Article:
On a recent evening, music from the 1950s and ‘60s blared from loud speakers at the classic car show at Oakland Beach in Warwick. The event felt like a throwback to another era. American flags snapped in the breeze blowing off the bay. Drivers rumbled by in old model cars. And Harley riders lounged by their bikes.
Bob Letourneau was among them. He’s a 69-year-old retired auto mechanic from Providence. He wore a leather vest with an American Flag on the back and the words: “Live to Ride.” He said he’s also a registered Democrat.
I never liked Trump. Even when he had that TV show,’’ Letourneau said. “He’s got the same attitude: you’re fired. I don’t think anybody in his cabinet has been there since he got elected. What are you gonna do? That’s him.”
Trump has often touted his support among Harley riders, predominantly white men. But these Harley-Davidson enthusiasts are not all Trump loyalists. Still, Letourneau sympathizes with the president’s anger over Harley’s plan to move factories overseas.
“So, American made is important to you?”
“Oh yeh, oh yeh. Well, I’m an American. No better reason than that.”
But Bob Miller said he understands Harley’s decision to move production overseas. He’s a businessman who rides a shiny 2014 Soft Tail Delux Harley.
“I think Harley has to do what it has to do to maintain their business and keep their shareholders happy,’’ he said.
Miller is one of the 48 percent of registered voters in Rhode Island who are unaffiliated, according to the secretary of state’s office. He describes himself as a Libertarian and pretty middle-of-the-road – not a Trump supporter.
Miller has two grown children, both raised in Rhode Island. He said the most important issues for him are the rising cost of health insurance and taxes.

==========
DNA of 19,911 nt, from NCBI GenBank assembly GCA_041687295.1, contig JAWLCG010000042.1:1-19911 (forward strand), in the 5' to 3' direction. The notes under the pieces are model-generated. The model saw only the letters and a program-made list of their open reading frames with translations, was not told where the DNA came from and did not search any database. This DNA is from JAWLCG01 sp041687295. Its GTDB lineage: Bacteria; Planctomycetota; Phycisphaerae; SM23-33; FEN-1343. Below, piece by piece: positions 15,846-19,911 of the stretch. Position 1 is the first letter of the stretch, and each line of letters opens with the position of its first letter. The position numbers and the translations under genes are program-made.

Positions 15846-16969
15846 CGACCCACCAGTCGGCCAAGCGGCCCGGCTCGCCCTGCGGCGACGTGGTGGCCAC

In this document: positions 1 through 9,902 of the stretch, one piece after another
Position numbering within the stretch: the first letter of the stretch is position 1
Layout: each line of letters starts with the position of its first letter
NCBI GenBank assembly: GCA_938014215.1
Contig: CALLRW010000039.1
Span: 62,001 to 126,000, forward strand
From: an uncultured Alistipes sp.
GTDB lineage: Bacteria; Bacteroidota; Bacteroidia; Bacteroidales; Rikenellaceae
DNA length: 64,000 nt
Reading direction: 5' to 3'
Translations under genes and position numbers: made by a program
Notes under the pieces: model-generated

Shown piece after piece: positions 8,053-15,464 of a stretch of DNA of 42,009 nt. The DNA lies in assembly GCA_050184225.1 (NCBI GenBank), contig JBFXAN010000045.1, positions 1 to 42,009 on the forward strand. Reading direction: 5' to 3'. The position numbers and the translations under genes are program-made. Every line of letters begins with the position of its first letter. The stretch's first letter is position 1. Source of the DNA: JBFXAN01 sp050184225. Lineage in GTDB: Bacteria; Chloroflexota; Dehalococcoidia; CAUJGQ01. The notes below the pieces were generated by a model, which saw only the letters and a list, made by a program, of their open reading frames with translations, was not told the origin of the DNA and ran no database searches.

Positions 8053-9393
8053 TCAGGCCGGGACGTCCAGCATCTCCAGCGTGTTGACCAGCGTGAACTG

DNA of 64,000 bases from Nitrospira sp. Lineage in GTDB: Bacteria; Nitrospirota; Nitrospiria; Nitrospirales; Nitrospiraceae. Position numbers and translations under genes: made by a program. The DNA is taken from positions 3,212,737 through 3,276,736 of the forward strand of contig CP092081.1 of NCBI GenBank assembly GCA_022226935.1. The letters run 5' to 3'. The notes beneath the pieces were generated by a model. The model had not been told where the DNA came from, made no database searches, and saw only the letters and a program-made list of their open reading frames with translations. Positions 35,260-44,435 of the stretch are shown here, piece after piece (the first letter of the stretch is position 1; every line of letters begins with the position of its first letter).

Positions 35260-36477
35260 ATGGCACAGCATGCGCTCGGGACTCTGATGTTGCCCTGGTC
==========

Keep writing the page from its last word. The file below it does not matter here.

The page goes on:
But he said he’s not planning to vote in Wednesday’s primary.
“There’s nobody there that I’m willing to vote for,’’ he said.
Miller said he’s waiting to hear the candidates talk more about the issues.
“When they tell us more about what their positions are about — and maybe have a debate or two so that I can understand what their positions are and what they’re looking to achieve and what they have to offer — yay I might,’’ he said. “But not at this point.”
So Miller isn’t planning to vote in the primary. But what about Trump supporter John Rappa?
“You gonna vote in the primary?”
“Uh.. depending how I feel. I’m not really sure what I’m gonna do yet.”
Rappa said he’s leaning toward Republican Gubernatorial candidate Allan Fung — but he hasn’t made up his mind yet.
And Letourneau, the registered Democrat, expressed a sentiment I heard from a number of Harley riders: they’re frustrated with politicians in general.
“My theory on voting is you’re always voting for the lesser of two evils.’’ He said. “And that’s the way it always works out. Because before they get in they’ll tell you anything. But after they get in either they don’t want to do something, or the way the political arena is, they can’t do something.”
So regardless of their party affiliation or their views on Trump, the bikers weren’t enthusiastic about voting. And that sentiment could keep some of them from showing up at the polls Wednesday.